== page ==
The sense of sight utilizes more of the brain’s synapses than any other sense. Churches often combine art, architecture, and nature to impact the sense of sight with examples too numerous to list here except for a tantalizing few. Art examples include the famous rose window in Chartres Cathedral in France and Michelangelo’s paintings in the Sistine Chapel in the Vatican. Architectural inspiring gems range from the sublime Church of Our Savior on the Spilled Blood in St. Petersburg to the simple country Pilgrimage Church of the Holy Trinity in Germany. Nature examples include the forest-enfolded Thorncrown Chapel in Arkansas and the dramatic mountains visible through the windows over the altar, at Christ in the Desert Benedictine Monastery in New Mexico, the most remote monastery in the US. The sensory setting is made complete by the monks singing melodic chant sounds.
Music profoundly touches the brain partly through the heart because music’s beats per minute (BPM) are often between 80-100 BPM, which is close to the resting heart rate of about 80 BPM. One of the earliest music forms was Gregorian chant sung a cappella, originally with only a few notes. The repetitive sound provided a vestibule into the deep contemplative prayer of the monks and nuns. The pipe organ is the primary musical instrument in almost every church. The opposing pipes from the massive organ in the Santiago de Compostela Cathedral can be seen along with the rope, which carries the incense thurible previously described. Bach’s music was meant for church organs; attending a Bach concert in a church is a profound experience of not only sound but also, because of the resonant vibration of the pews, a liturgical experience of the sense of touch.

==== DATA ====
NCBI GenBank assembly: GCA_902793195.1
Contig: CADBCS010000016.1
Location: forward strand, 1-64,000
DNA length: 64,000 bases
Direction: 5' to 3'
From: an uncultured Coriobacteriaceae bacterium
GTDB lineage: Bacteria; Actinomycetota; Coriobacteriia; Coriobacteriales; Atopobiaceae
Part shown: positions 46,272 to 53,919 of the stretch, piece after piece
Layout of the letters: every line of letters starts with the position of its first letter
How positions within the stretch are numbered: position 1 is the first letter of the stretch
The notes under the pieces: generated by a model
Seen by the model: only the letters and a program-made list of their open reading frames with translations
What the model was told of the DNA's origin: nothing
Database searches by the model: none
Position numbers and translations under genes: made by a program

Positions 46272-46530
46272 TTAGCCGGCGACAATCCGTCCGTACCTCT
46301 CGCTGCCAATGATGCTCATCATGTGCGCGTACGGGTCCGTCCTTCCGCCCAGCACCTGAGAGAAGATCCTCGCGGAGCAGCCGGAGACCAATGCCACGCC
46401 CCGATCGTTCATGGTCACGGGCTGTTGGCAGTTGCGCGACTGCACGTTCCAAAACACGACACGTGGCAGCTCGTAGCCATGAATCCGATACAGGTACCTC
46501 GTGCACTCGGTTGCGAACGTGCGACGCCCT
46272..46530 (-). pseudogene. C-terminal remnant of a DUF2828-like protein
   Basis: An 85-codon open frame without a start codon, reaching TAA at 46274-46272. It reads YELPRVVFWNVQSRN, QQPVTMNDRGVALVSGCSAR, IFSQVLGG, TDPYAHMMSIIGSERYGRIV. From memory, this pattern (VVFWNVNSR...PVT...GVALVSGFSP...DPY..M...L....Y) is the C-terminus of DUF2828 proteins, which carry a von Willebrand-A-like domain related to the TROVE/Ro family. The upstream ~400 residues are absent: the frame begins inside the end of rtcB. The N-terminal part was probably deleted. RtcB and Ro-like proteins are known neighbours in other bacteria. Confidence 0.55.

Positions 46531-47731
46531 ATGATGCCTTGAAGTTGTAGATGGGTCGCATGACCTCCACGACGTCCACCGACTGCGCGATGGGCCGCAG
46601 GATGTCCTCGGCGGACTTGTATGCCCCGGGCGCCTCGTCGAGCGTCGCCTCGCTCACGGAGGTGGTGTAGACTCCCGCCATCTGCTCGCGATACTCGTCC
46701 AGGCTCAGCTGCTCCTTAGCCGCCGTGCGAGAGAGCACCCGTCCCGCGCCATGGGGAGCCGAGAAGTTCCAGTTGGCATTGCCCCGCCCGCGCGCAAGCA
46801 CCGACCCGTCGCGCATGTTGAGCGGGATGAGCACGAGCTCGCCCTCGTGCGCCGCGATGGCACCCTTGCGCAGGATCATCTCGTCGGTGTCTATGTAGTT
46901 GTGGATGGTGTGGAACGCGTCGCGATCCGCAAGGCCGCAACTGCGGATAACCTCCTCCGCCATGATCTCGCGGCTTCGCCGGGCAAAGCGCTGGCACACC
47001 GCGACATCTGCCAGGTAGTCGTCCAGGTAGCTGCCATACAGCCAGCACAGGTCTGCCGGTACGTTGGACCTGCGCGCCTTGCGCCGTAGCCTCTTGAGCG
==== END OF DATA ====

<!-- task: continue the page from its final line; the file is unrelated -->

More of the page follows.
The sense of touch is communicated to the brain most often via the largest organ in the body, the skin. Sacraments and liturgy often incorporate touch in hugs, handshakes, the laying of hands on the head, and anointing on the forehead and hands with fragranced oils, which engages the senses of both touch and smell. Simple ritual actions of love incorporate loving touch as shown by Pope Francis’ tender touch of the disfigured man. All sacraments contain at least some of these ritual touches. Most notable is the anointing of the sick with fragranced oil, the express purpose of which is to heal. Even communion is delivered with a pressing touch to the hand or tongue, which provides both touch and taste
Taste and smell are closely linked senses in communicating with the brain. Second and third Century historians document that the 12 apostles believed in the real presence of Christ in the Eucharist. The Eucharist is at the center of all sacraments and the majority of Christians believe, as the apostles did, in Christ’s presence when they receive and consume the taste of bread and wine.
Bob Hesse is an ordained Catholic deacon and Co-founder and President of Contemplative Network, Inc. (CN) dedicated to interdenominational Christian contemplative prayer. Bob is Vice Chairman and Faculty member, Institute for Spirituality and Health (ISH) and Instructor, Rice University. Bob Hesse holds a B.Th. in theology from UST and a B.S. in Chemistry and Ph.D. in Physical Chemistry from St. Louis University. He is President/Founder of energy consulting company HEI having traveled to 60 countries often establishing international consortia.